121 T.C. 8 (T.C. 2003), 11604-02L, Keene v. Commissioner of Internal Revenue
|Citation:||121 T.C. 8, 121 T.C. No. 2|
|Opinion Judge:||DAWSON, Judge:|
|Party Name:||CURTIS B. KEENE, Petitioner v. COMMISSIONER OF INTERNAL REVENUE, Respondent|
|Attorney:||Curtis B. Keene, pro se. Rollin G. Thorley and Robin Ferguson, for respondent.|
|Judge Panel:||Dawson, Howard A., Jr., opinion; Armen, Robert N., Jr., opinion; Halpern, James S., concurrence; Vasquez, Juan F., concurrence; Wherry, Robert A., Jr., concurrence; Swift, Stephen J., dissent; Chiechi, Carolyn P., dissent ARMEN, Special Trial Judge: WELLS, GERBER, COLVIN, HALPERN, LARO, FOLEY, VA...|
|Case Date:||July 08, 2003|
|Court:||United States Tax Court|
Special trial judge opinion adopted en banc. Respondent's motion for summary judgment denied. Remanded to allow petitioner to audio record appeals office hearing.
P filed a petition for levy action under sec. 6330(d), I.R.C., disputing R's notice of determination concerning collection action with respect to his 1991 tax liability on the ground that he was not permitted by the IRS Appeals Office to make an audio recording of his sec. 6330 hearing, in violation of sec. 7521(a)(1), I.R.C. Subsequently, P filed an amended petition again asserting his claimed right to audio record such hearing. P had previously submitted documents to R in his request for a collection due process hearing that asserted several frivolous and groundless arguments. R informed P by letter that he could make no audio recording. P gave R the required advance request to record. P appeared for the hearing but was told by R that he could not record it. P decided that he did not want to have a hearing if he could not record it, and he left with his recording equipment. P contends that sec. 7521(a)(1), I.R.C., provides him with the right to audio record his sec. 6330 hearing because it constitutes an " in-person interview" . R contends that P does not have a right to audio record the hearing because it is not an " interview" within the meaning of sec. 7521(a)(1), I.R.C. Held, P is entitled, pursuant to sec. 7521(a)(1), I.R.C., to make an audio recording of his sec. 6330 hearing with the Internal Revenue Service Appeals Office.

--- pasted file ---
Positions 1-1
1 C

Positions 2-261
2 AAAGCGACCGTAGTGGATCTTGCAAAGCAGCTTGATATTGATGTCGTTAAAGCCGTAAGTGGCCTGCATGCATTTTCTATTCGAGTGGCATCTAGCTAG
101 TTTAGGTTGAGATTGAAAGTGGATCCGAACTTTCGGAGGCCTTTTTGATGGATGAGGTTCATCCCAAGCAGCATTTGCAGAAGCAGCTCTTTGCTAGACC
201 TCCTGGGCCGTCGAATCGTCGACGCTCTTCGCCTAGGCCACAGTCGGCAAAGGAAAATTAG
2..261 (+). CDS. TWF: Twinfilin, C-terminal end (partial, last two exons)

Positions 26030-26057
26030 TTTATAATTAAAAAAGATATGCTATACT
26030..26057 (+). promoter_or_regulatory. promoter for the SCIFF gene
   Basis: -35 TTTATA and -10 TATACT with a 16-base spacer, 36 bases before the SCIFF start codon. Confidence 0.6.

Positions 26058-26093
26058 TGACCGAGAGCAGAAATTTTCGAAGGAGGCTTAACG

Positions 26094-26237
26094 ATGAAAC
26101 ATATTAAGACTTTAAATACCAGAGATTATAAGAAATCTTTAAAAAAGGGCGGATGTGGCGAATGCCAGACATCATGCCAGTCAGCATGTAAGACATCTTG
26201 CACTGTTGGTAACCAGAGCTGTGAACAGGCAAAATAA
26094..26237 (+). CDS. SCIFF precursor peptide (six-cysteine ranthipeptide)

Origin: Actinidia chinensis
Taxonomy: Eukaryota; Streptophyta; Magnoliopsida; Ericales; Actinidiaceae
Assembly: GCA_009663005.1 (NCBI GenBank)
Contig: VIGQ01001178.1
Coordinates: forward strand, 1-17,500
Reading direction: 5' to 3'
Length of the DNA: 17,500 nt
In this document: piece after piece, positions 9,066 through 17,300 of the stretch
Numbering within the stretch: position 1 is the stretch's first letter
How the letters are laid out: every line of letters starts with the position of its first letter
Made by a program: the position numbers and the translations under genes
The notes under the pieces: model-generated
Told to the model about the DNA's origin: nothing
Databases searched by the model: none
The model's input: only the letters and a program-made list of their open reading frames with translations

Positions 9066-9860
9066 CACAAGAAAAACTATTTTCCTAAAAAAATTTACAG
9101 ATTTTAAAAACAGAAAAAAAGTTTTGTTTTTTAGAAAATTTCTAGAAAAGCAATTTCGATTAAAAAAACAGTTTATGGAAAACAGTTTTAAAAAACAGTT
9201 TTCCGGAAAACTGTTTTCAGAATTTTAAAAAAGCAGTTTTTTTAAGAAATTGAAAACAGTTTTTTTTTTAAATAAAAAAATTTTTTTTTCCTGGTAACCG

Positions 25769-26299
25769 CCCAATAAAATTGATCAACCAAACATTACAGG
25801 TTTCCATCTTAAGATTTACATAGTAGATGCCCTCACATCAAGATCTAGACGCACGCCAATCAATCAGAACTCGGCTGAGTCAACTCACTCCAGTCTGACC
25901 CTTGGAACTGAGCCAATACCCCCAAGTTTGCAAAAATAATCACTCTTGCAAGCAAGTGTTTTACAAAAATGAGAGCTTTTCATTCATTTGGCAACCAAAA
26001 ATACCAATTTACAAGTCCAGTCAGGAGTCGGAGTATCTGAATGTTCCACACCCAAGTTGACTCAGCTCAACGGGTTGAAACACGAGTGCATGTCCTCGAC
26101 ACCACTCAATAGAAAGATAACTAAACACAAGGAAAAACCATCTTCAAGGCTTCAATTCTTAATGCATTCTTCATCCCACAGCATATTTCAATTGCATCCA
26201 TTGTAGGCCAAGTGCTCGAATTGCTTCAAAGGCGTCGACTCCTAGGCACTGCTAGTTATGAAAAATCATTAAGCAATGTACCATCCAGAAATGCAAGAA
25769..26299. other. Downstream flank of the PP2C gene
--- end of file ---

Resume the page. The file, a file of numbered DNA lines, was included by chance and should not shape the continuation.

This case was assigned to Special Trial Judge Robert N. Armen, Jr., pursuant to the provisions of section 7443A(b)(4), and Rules 180, 181, and 182.  The Court agrees with and adopts the opinion of the Special Trial Judge, which is set forth below.